There's snow turning back for tramper in awe of winter ranges

MURRAY WILSON/STUFF

Luke Evans enjoys the crisp mornings and brisk challenges of winter tramping.

As many of us attempt to dodge winter's icy kiss with electric blankets and Netflix playlists,  one man who loves the outdoors is puckering up with pack liners, locator beacons and a Jetboil.

The temperatures overnight continue to flirt with freezing, but Luke Evans is undeterred about getting out of the house and into the bush. 

Although the list of gear is long and the  cold bites at his fingers and toes, the Palmerston North man said tramping in winter was worth every inconvenience for the stunning, stark landscape, and worth the risk of getting stuck in a whiteout atop the Ruahine Range. 

Luke Evans doesn't let rain or snow get in the way of an overnight trip in the back country.
MURRAY WILSON/STUFF

Luke Evans doesn't let rain or snow get in the way of an overnight trip in the back country.

Nothing could beat peeling your eyes open on a crisp morning to see the sun's rays reflect off a river streaming past, he said.

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"It's just bloody beautiful." 

Waking up to the serenity of plush white snow makes winter tramping a beautiful experience, says Luke Evans.
MURRAY WILSON/STUFF

Waking up to the serenity of plush white snow makes winter tramping a beautiful experience, says Luke Evans.

It was a lack of knowledge that got people, including his younger self, into trouble.

When  Evans was 17 he embarked on a tramp through in the Ruahines that almost landed him in serious trouble.  

Having little tramping experience, he and a friend pounded the rocky track unaware they would spend a cold, sleepless night under a tree.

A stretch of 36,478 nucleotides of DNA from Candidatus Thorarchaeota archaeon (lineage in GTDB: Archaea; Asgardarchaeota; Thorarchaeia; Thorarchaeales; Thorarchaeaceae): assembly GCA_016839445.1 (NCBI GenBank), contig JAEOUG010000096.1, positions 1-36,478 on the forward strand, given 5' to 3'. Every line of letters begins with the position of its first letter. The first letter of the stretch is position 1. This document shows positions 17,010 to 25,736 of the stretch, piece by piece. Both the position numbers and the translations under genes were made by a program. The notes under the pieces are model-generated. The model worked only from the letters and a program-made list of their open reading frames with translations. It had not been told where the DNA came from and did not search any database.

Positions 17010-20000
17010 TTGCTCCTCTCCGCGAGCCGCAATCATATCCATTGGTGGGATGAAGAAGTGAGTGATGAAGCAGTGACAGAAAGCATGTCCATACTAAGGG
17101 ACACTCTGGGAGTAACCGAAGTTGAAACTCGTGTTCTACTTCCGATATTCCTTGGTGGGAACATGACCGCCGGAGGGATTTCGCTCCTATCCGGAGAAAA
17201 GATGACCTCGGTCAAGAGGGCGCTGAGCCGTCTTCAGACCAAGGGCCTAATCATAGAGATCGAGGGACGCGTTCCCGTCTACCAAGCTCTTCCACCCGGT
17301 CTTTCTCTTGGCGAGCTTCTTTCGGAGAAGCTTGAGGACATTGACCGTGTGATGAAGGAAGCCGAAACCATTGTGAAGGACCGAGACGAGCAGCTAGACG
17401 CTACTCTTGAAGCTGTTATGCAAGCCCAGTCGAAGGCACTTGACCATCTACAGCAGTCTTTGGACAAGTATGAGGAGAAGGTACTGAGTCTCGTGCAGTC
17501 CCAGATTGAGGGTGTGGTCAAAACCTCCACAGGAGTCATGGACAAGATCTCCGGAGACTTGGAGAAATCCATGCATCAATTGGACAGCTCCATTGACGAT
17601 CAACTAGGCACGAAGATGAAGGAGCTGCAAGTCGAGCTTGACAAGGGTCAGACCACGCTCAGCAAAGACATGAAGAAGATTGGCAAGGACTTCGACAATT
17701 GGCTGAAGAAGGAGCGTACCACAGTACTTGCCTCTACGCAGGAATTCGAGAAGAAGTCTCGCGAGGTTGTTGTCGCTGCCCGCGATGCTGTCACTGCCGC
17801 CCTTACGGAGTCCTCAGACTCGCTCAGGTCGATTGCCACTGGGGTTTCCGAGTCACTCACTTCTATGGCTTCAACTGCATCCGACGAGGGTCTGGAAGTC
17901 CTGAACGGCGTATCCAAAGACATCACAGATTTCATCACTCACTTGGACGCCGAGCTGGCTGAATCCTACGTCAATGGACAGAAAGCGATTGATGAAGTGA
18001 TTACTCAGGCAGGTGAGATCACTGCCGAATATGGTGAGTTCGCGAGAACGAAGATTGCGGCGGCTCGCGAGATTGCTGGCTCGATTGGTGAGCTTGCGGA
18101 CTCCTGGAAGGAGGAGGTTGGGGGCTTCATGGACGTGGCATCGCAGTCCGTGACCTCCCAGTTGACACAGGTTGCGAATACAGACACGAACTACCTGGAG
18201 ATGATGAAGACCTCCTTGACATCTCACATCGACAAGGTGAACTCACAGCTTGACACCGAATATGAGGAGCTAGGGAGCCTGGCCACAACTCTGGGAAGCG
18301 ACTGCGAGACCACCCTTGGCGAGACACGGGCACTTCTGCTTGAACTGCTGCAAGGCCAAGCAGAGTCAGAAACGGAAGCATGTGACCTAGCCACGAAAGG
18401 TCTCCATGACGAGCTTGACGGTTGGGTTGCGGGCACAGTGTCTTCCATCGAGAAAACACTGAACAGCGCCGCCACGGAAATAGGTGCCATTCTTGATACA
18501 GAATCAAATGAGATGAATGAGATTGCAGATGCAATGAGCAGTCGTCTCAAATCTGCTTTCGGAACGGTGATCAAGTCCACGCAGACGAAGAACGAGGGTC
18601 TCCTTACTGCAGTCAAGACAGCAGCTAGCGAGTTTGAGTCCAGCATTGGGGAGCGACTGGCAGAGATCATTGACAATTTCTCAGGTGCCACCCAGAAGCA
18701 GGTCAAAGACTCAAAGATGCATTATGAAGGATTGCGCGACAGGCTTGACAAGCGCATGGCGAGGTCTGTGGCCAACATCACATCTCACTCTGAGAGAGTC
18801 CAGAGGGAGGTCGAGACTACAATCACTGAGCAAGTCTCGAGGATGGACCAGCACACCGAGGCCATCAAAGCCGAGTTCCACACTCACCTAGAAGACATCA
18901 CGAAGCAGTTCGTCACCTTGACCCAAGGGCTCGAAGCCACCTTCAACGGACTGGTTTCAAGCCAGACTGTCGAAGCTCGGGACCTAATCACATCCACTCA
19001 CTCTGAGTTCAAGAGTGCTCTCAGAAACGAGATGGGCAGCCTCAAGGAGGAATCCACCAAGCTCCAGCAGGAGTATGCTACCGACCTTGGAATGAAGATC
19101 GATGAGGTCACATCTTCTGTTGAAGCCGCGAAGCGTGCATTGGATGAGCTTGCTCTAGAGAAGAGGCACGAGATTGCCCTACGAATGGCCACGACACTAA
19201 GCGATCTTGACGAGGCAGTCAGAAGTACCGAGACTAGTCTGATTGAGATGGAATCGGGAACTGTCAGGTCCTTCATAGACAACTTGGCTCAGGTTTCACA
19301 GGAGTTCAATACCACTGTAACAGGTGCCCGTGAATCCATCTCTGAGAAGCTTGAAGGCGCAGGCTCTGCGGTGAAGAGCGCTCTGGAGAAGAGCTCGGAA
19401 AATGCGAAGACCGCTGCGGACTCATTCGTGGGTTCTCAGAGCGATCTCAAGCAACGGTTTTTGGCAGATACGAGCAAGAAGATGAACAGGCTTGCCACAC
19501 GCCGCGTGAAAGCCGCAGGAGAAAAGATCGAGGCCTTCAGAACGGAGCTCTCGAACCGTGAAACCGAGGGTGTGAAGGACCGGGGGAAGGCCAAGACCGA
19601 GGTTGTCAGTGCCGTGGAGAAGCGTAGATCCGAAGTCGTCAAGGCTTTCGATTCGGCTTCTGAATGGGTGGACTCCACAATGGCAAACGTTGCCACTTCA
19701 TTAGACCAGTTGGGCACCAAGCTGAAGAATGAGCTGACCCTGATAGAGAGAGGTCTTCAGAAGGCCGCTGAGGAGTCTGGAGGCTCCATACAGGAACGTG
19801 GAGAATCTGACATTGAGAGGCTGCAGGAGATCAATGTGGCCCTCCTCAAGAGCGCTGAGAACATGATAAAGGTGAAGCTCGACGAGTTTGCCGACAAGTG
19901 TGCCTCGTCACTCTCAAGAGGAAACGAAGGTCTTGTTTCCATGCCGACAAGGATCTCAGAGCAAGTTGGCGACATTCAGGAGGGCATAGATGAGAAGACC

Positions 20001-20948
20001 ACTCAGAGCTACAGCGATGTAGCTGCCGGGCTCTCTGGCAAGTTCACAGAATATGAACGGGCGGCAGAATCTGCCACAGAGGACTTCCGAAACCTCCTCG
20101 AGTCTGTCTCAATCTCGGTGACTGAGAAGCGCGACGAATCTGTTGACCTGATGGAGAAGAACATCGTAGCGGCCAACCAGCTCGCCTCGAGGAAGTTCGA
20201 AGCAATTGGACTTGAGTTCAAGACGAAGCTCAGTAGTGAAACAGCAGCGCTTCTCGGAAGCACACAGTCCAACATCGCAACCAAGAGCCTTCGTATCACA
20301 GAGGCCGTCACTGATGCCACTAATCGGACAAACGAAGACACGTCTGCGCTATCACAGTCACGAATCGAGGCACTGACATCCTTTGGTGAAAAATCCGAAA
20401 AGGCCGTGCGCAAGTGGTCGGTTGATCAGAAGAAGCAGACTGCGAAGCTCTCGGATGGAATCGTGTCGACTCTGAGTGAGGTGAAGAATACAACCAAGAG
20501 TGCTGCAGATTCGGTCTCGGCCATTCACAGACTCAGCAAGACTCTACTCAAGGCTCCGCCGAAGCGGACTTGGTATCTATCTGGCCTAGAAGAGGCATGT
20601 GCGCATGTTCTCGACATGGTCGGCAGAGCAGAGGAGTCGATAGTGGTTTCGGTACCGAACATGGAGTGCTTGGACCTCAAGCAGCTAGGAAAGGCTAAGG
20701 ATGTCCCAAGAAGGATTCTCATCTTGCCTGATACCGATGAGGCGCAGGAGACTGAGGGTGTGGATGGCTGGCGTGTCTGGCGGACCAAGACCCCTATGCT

Ran, hail or shine, Luke Evans never steps foot in the bush without a locator beacon, first aid kit and waterproof pack ...
MURRAY WILSON/STUFF

Ran, hail or shine, Luke Evans never steps foot in the bush without a locator beacon, first aid kit and waterproof pack liners.

"We went up the river and picked the wrong fork."

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The pair were caught in unexpected  snow and were forced to camp under a tree – too tired to continue to the hut. 

Wearing all the clothes he had, Evans tucked up close to the bush for a sleepless, icy night. 

They survived the night and found their bearings at dawn.

"It was a massive learning curve for me."

Nine years on, Evans still seeks out huts after heavy snowfall, but he is now so prepared he's confident he would be fine even if he broke a leg. 

Having quality pack liners and extra waterproof bags was  essential, he said.

Small things such as mapping out his campsite with GPS could save looking for it in a few hours' time through waist-deep snow, Evans said. 

Department of Conservation Manawatu ranger Kelly Hancock said winter trampers needed to watch out for more severe weather conditions and avalanches.

"Any time that snow and steep slopes are combined there is potential for an avalanche. You must accept that you are taking a risk."

But the general rules people should follow when tramping were the same regardless of the season. Researching the planned route, telling someone where you're going and when you're expected back, and being conscious of the weather were all key.

Although we often like to push ourselves, Hancock said knowing your limits  was one safety precaution not to be missed. 

DOC did not have up-to-date statistics on track use in winter, but the snow season was typically a slow season.

A Philips Search and Rescue Trust spokeswoman said the Palmerston North Rescue Helicopter had been involved in 10 rescue missions over May and June, down from 20 for the same months in 2016. 

 

Each mission cost more than $8000.  

 - Stuff

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